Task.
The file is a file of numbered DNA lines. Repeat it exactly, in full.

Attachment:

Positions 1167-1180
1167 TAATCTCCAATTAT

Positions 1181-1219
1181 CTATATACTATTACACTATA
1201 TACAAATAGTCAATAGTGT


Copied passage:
Positions 1167-1180
1167 TAATCTCCAATTAT

Positions 1181-1219
1181 CTATATACTATTACACTATA
1201 TACAAATAGTCAATAGTGT